Housing entering awkward teenage years
The housing market is currently in the spotty teenage years of the 21st century – we have low interest rates, affordability is high, but the market is still depressed - so what is the problem?
This is the question that Yolande Barnes, head of Savills Residential Research, posed to delegates at the Chartered Institute of Housing South West Housing Event held in Torquay last week.
The problem, she explained, is one of a lack of availability of credit - mortgage finance is suppressed meaning those with equity are becoming more and more important to the UK housing market. "We now have a split situation with equity haves and equity have-nots. It’s not affordability that is the issue in the UK housing market it’s accessibility. The average age of the first time buyer in the UK is now 39 years" said Ms Barnes.
This new housing crisis will affect people with reasonable incomes but a lack of equity. Renting will become as important to the UK housing sector as it is in many European countries with increasing numbers forced to rent property into their late 30s early 40s. Shared ownership could also become a very popular option with those buyers who have the affordability but no equity to raise a much needed deposit.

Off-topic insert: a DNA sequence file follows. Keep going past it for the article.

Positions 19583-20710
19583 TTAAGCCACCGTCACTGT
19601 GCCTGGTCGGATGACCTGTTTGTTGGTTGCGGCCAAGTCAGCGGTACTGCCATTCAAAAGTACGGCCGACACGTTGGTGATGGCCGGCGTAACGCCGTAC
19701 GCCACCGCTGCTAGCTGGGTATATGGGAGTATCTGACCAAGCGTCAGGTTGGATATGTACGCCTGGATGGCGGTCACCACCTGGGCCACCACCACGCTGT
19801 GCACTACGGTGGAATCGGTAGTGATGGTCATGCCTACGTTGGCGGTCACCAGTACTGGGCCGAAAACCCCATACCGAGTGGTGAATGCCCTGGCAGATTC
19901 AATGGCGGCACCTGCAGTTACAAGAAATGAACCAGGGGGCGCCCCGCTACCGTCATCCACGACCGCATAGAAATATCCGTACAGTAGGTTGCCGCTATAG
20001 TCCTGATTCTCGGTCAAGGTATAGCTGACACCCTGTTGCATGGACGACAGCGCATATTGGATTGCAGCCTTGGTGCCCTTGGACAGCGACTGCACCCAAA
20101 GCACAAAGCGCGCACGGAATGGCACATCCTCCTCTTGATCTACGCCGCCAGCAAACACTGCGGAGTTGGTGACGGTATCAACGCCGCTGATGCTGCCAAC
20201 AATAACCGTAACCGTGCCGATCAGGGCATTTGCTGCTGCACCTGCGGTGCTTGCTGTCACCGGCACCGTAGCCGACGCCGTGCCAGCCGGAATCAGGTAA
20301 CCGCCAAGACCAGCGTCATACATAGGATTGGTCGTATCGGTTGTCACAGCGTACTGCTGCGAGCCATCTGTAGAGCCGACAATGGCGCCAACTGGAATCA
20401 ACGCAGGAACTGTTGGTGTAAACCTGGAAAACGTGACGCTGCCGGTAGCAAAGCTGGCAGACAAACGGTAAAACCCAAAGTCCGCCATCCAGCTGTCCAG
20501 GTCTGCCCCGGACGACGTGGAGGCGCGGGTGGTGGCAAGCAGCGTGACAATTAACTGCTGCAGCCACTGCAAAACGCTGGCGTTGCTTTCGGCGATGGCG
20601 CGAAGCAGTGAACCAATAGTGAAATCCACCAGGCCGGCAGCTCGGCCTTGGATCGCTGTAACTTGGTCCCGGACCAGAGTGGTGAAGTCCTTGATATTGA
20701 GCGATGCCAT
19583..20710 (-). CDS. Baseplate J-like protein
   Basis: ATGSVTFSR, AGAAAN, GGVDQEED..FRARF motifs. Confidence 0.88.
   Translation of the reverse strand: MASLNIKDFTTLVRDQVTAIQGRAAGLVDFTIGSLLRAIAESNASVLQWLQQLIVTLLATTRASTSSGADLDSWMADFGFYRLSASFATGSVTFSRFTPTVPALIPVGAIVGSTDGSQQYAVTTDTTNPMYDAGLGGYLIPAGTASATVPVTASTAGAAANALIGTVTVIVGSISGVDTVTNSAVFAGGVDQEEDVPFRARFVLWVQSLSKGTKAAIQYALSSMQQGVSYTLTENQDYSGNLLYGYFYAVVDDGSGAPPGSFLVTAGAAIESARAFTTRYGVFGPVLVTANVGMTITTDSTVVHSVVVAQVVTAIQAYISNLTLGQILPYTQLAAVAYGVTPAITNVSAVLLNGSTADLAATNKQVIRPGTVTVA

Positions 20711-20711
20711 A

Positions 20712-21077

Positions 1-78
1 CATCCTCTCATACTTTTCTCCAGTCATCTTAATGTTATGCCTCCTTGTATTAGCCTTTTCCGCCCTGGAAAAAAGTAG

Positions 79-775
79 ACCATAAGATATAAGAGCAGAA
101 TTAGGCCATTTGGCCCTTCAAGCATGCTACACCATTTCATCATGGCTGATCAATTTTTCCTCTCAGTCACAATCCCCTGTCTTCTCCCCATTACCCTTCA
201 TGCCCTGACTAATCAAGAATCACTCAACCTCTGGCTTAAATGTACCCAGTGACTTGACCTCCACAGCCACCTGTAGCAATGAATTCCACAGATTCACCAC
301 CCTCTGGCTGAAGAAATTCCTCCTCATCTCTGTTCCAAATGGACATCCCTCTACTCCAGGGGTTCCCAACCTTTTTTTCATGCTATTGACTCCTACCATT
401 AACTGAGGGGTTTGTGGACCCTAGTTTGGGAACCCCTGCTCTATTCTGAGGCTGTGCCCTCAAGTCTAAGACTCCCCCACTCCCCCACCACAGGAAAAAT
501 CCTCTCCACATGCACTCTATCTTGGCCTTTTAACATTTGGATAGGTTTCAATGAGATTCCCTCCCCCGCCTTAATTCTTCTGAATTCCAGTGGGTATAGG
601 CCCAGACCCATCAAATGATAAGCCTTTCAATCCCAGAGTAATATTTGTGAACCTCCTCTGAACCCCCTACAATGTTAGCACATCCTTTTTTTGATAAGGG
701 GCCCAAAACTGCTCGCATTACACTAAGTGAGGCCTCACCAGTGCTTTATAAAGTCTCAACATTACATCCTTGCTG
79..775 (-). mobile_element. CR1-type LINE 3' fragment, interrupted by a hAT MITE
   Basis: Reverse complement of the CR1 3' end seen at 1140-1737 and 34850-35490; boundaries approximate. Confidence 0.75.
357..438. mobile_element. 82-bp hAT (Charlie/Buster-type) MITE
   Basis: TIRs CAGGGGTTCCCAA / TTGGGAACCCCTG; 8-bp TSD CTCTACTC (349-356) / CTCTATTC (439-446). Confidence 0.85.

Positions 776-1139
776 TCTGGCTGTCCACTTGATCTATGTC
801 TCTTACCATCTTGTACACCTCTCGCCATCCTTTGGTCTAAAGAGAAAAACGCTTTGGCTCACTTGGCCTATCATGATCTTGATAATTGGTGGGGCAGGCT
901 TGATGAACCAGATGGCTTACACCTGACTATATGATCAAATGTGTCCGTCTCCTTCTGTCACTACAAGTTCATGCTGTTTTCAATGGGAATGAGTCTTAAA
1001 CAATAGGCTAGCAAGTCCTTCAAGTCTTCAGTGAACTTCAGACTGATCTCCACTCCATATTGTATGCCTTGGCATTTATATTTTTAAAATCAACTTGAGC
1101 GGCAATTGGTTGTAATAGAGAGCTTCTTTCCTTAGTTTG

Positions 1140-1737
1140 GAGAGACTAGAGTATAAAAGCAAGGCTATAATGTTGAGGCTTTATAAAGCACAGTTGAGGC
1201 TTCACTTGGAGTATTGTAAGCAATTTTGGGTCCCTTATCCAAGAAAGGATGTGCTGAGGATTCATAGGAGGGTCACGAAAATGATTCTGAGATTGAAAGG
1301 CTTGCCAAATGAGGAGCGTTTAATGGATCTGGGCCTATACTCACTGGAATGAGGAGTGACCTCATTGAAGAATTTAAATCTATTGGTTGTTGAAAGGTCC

Ms Barnes urged the housing sector to develop new types of homes – proposing build-to-let in totally integrated communities where there is a sustainable community with businesses, shops, builders' yards, funeral parlours, schools and churches.
The CIH South West Housing Event took place at the Palace Hotel in Torquay from 14 - 16 April 2010. For more information and photos of this event go to